Wilson Clash Tour Racket Review 2020

Wilson Clash Tour Racket Review 2020

Click Here to Buy the Wilson Clash Tour!

Table of Contents
Introduction
Wilson Clash Tour Weight
Plays Similar To – Stiffness
Racket Design & String Pattern
Who The Wilson Clash Tour Is Good For
Big Takeaways & Recommended String
Ground Stroke Performance
Serves
Slice
Control
Should You Buy The Wilson Clash Tour?
Conclusion

Introduction

This is the Wilson Clash Tour racquet review. The Wilson Clash is one of the most hyped tennis racquets. In recent years, I wrote very positively about the prototype version, but I felt like it played best with some extra weight. And that’s why I was really excited to do this Wilson Clash Tour racquet review. So the background to this Clash line of racquets; Wilson have been working on these racquets for about five years. They really wanted to set the bar high. If you read the Wilson LABS website, you find the goal to make a racquet that renders all racquets obsolete. 

So that’s very brave of course. They also go on to write the result was two proprietary technologies, which is called FreeFlex and StableSmart. And these technologies construct the carbon fibers at unconventional angles while creating a unique frame, geometry that optimized the modern swing pattern.

Wilson Clash Tour Weight

Well, does it work? You have to read this Clash Tour racquet review to find out. So first of all, the Wilson Clash Tour is the heavier version of the Wilson Clash that I tested in the prototype version before. The standard version weighs 295 grams unstrung, the Clash Tour weighs 310 grams unstrung. So 15 grams difference, and that makes it a bit more stable and gives it a bit more swing weights. 

Plays Similar To – Stiffness

Still plays relatively similar to a Babolat Pure Aero or HEAD Graphene 360 Extreme Pro, is that the difference here being that it’s far more headlights, so easier to swing and significantly more flexible. If you look at the stiffness rating, which is usually measured in RA, the Clash has a mid 50 to a high 50 stiffness rating, which is really low and similar to what Donnay is trying to do with their line.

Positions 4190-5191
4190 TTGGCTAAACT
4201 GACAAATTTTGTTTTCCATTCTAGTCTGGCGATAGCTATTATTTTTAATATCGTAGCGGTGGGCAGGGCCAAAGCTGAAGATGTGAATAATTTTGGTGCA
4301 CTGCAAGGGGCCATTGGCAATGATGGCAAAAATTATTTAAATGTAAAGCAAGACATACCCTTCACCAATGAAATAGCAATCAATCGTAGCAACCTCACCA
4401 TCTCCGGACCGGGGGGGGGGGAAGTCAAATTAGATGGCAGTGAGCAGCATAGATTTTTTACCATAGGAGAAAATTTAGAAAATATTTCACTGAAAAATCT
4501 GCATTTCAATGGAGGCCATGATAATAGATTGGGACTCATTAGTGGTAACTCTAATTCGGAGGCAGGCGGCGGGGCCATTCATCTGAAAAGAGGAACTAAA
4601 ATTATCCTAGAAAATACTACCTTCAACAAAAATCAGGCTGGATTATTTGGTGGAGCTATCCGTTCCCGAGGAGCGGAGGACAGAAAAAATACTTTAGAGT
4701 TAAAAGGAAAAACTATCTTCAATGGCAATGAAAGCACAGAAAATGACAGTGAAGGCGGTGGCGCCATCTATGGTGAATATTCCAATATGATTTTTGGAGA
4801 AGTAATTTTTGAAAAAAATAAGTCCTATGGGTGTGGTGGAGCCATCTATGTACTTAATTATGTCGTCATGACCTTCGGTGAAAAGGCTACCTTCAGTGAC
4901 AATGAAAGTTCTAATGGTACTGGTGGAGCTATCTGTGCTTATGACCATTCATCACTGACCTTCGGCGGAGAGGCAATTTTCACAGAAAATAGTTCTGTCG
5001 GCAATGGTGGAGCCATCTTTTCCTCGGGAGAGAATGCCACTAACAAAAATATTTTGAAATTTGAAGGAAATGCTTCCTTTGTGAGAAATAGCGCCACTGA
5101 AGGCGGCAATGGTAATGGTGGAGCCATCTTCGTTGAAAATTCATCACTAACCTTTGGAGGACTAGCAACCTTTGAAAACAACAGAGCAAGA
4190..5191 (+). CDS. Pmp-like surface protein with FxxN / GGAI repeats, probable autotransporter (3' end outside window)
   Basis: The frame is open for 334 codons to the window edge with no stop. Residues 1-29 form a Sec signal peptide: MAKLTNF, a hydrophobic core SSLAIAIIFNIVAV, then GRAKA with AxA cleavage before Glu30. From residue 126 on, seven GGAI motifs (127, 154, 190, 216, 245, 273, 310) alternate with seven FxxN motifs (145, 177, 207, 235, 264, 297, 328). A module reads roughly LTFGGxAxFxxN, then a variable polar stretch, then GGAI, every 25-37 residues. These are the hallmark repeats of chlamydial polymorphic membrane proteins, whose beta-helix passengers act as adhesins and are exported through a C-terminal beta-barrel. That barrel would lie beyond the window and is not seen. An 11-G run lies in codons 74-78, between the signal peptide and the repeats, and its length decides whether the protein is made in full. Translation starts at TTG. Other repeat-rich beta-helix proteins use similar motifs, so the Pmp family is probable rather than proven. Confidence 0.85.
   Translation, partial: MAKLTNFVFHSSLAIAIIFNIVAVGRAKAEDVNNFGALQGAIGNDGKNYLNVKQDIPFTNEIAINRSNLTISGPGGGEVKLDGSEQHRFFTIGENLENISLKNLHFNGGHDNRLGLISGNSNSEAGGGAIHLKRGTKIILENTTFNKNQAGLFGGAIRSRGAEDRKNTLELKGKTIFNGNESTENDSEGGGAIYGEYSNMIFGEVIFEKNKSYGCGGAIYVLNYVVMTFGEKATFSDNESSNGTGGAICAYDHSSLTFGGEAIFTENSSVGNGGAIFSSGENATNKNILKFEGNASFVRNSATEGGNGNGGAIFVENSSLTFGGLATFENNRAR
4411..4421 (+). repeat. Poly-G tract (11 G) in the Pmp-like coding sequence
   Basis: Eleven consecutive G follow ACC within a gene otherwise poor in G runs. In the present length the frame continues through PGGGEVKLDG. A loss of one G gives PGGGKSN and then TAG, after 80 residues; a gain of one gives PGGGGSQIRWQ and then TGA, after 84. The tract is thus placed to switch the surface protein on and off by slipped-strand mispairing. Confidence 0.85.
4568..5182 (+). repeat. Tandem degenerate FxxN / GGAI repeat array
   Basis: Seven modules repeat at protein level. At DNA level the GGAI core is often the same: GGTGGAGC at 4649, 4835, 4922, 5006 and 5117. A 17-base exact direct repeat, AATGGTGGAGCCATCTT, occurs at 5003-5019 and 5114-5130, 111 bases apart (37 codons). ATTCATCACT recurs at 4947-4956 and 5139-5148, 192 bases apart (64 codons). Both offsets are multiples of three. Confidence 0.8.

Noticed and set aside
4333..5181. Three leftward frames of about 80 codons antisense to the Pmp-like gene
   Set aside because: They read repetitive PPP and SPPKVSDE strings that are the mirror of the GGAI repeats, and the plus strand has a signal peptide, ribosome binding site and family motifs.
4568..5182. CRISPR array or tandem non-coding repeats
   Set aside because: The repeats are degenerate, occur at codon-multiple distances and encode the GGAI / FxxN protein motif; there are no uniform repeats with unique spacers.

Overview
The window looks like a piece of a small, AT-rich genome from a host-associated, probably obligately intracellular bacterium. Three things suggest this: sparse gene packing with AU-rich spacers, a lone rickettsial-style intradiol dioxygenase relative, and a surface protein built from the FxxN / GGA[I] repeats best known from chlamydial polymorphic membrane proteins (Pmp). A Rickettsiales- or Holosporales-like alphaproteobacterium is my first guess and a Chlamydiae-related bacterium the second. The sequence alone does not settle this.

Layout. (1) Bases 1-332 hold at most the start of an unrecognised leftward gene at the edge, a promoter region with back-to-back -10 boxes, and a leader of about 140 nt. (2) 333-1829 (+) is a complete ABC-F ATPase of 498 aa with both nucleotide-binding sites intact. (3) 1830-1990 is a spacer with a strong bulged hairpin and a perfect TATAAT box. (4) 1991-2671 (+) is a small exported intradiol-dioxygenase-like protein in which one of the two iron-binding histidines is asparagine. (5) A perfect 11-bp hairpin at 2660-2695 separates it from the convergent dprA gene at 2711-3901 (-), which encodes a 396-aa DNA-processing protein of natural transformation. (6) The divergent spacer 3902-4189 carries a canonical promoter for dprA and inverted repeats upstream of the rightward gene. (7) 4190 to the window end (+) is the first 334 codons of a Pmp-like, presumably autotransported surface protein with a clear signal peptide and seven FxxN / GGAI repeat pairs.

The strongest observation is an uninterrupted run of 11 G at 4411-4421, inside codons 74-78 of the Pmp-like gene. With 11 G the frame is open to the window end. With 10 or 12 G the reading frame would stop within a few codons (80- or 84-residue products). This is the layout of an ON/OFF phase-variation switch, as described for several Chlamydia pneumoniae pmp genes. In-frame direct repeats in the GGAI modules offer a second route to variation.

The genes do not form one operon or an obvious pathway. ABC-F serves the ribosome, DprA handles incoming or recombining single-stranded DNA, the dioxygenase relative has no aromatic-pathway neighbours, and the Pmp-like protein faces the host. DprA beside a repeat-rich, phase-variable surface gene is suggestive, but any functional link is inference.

This one place a bit more similar, however, to a Pure Aero than the Donnay racquets. So they have managed here to create a racquet that place like a powerful spin friendly frame, but it’s much easier on the arm and has a flusher feel. That’s what they set out to do and  It’s something I think they’ve really managed to do well. The clashes are funky racquet, looking at the very headlight balanced. 

Racket Design & String Pattern

Thick beam and flexible and responses also rare in the market or quite unheard of. It also has a very funky throw design. I’m not sure what that is about, but we’ll look at the specs of the Wilson Clash Tour, standard length, head size, a hundred square inches. Weight I said 310 grams unstrung, usually add 15, 16 grams per strings. The balance is very headlight for this kind of racquets, 11 points head light, which translates to 30.6 centimeters.

So that makes it quite easy to swing. The beam width is 24.5 millimeters. So the beam is quite thick and that might not be everyone’s cup of tea, but that makes it a bit more stable and makes it play more similar to these powerful spin friendly racquets I mentioned before. The string parent is 16, 19, nothing strange there. So the stiffness and the headlight feel of this racquet is what makes it stand out. If we talk about the technologies first, we have freeflex. 

What it does is that it bends the racquet from the horizontal and vertical directions so players can swing freely and powerfully while still controlling the ball. But this means this is Wilson’s marketing texts. But what this means is that this racquet is engineered for players that play this windshield wiper motion that I’m trying to adapt to a lot more. And that’s more of the modern way of hitting the tennis ball, hit with more spin, to get more margins and be able to swing faster without launching the ball or hitting out. That’s what this rocket is engineered for. 

Who The Wilson Clash Tour Is Good For

So if you’re a flat hitter and you’re really curious about this, obviously you can give it a try. It’s a nice racquet, but the issue when playing too flat is that the ball is going to fly on you. That’s not something new with the clash, it’s similar when you play with these powerful spin-friendly racquets. They are made for a particular style of tennis and particular style of technique. And then they have StableSmart, which maintains, so I’m going to quote “maintains high performance stability while also enhancing the flexibility of the racquet”.